This method is unquestionably more palatable to those who oppose the idea of government handouts to the poor. But the laissez-faire Stevens system has some significant downsides. For one, it distributes benefits unevenly. Those natives with the political savvy and organization to take advantage of the system have sometimes done very well. Those without it have floundered and the average native income in Alaska is still $11,000, while the portion of natives living in poverty continues to increase. The villagers in Tatitlik, shareholders in Chugach, love the system: It has provided them not only with dividend checks, but a range of other services, the kinds of things you might normally expect to come from government. Chugach Alaska sponsors scholarships for the college-bound children of its shareholders, and corporate internship programs after they graduate. The company sends quarterly checks to the tribal elders to supplement social security and pays for programs to preserve traditional languages and culture, which had been dramatically fading. Perhaps most important to the villagers, says Tatitlik's chief, Kompkoff, "it makes you proud to be Chugach again." Most Alaskan natives, however, have gotten far fewer benefits, and some have received almost nothing at all.
A more troubling downside is that some of the biggest dividends from the system don't flow to natives at all, but to other players in the game: the lobbyists who put the deals together, the principals who own the contracting firms, and even the politicians. Stevens has built a mini-political machine using the loophole. His loyalists run the Alaskan native corporations, delivering both votes and campaign contributions and sending substantial fees for lobbying services to a handful of the senator's ex-staffers and close associates, including Stevens's brother-in-law and his son. He returns favors to leading native corporation officials: In the 2005 Defense appropriation, Stevens inserted a line ordering the Air Force to spend $2.5 million to buy a parcel of land from Jake Adams, president of Arctic Slope and a longtime Stevens supporter. "I'm trying to help one family," the senator told the Anchorage Daily News. The system has even benefited Stevens personally: A recent Los Angeles Times investigation found that Stevens had bought into an Anchorage office tower which was then leased to Arctic Slope for $6 million per year. Stevens's stake, which he originally bought for $50,000, is now worth more than $1 million. Congress, whose ethics system has recently been watered down by the Republican leadership, has not launched any investigations.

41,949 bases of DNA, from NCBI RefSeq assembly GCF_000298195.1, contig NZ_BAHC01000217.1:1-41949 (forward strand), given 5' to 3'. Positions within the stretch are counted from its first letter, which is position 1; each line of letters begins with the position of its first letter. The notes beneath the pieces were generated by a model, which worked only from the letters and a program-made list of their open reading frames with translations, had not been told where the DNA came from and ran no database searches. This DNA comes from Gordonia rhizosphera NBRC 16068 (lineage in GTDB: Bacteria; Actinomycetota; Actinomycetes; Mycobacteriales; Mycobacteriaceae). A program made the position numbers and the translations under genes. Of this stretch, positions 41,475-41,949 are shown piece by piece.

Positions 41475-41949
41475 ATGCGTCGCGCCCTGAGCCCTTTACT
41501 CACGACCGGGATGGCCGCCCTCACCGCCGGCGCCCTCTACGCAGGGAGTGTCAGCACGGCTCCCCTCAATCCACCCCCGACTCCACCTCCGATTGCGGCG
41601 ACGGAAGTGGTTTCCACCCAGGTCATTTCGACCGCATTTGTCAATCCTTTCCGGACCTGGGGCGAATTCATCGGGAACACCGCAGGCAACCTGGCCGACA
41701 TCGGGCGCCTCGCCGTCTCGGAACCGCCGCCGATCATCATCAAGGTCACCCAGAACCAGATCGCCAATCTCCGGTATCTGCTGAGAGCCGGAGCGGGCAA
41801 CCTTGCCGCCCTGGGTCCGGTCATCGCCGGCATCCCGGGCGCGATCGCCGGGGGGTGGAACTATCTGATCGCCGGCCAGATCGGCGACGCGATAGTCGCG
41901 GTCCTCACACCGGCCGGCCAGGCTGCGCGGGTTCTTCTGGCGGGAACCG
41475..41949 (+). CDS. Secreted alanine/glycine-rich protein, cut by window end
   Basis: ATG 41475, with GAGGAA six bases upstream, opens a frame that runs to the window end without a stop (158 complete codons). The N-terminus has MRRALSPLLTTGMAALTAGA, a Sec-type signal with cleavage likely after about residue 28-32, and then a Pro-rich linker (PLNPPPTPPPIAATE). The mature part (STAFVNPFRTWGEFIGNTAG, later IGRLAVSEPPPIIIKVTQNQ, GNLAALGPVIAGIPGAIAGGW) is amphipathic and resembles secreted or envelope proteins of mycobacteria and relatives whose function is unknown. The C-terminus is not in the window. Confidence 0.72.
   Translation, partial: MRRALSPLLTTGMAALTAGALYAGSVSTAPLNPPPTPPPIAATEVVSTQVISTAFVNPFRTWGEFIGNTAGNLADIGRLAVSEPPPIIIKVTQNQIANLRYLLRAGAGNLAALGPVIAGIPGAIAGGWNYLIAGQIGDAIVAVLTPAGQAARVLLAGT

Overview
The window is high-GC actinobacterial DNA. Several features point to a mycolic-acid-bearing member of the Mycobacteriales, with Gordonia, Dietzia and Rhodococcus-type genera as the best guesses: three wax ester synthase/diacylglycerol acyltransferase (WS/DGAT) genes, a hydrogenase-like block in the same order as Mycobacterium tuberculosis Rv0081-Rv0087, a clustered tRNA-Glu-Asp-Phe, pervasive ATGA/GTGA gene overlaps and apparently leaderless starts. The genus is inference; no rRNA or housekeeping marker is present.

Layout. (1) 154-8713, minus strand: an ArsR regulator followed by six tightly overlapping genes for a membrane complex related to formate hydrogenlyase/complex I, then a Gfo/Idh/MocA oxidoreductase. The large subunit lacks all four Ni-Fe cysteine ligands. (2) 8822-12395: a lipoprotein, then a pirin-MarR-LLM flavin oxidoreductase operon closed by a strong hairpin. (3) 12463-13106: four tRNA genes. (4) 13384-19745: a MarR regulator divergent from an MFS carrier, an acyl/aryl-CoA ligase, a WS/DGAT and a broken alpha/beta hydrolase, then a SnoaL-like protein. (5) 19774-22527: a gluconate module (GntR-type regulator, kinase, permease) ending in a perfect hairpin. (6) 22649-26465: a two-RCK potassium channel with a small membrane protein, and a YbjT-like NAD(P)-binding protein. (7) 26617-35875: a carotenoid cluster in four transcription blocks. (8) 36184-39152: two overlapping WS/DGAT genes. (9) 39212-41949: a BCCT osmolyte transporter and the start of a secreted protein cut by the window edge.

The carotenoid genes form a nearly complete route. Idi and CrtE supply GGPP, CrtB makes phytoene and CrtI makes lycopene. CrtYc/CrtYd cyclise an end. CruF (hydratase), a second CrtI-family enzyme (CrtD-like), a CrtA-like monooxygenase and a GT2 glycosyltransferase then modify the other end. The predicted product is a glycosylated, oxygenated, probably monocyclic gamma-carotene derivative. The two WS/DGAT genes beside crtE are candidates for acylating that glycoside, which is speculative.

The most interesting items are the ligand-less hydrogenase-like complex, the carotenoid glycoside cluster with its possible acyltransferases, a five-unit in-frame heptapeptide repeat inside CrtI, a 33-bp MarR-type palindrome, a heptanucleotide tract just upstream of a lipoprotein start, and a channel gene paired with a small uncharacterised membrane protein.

All of which raises an obvious question: Who are these loopholes for?
What really drives the issue of native contracting is not political organizing or lobbying pressure or constituent demands but a blunt moral calculation: How do you repay historical debts and assuage a nation's guilt? "We have given up an awful lot to be part of this country," says Buretta, the Chugach Corp. chair. "It doesn't seem unfair that we're now getting a little bit back." Buretta and others argue that the program has helped the native corporations grow and that Chugach and others are beginning to win competitive contracts. But these competitive deals still account for only a slim minority of Chugach's government business. And if the overarching goal is to provide a better life for the Eskimos, it would be far simpler and many times cheaper for the government to simply send along a check. It is hard to argue that sluicing the tax dollars through no-bid contracting deals somehow makes Alaska natives any less dependent upon political aid. Instead, it simply changes the nature of what the natives are dependent on, from government welfare spending to government loophole spending.
The question of whether these contracting schemes are really the best way to help Alaskan natives deserves a serious debate. Instead, Washington seems to be shoring up and expanding their special privileges. On the Democratic side, Sen. Daniel Inouye (D-Hawaii) has already won certain contracting advantages for his islands' natives that are modeled on, though not as substantial as, the Alaskan program. Earlier this year, the Alaskan Natives joined with other contracting companies to found the Native American Contracting Association, a new group whose goal is to expand contracting opportunities and privileges to all American natives. In the lower 48, several native contracting firms have entered the arena--a firm called S&K Technologies, jointly owned by the Salish and Kootenai tribes is partnering with Chugach on a base management contract for Iraq.
When the plugged-in Chickasaw tribe of Oklahoma lost out on a Defense Department contract last year, they used their influence with Rep. Tom Cole (R-Okla.) and the Bush administration to reign down holy terror on the DOD's contracting officers. "If you'll excuse my language," one peeved DOD bureaucrat told Indian Country Today, "the Chickasaws went ape shit." And at last month's national Native American conference in Green Bay, the nation's tribes--many of which have been skeptical of, or outright opposed to, special exemptions for Alaskan native corporations--voted to support the retention of the Alaskan privileges.
Indian tribes aren't the only ones eager to see the exemption expanded. While some in Washington are uneasy about its costs and corrupting effects, many in the GOP leadership view it as a model for the kind of federal government they would like to see more of. It is a privatized system that circumvents the civil service, enriches politically-connected corporations, provides a trickle of money to the poor, and secures Republican power. For some conservatives, in other words, the Eskimo loophole is not a failed experiment in social engineering. It is the future.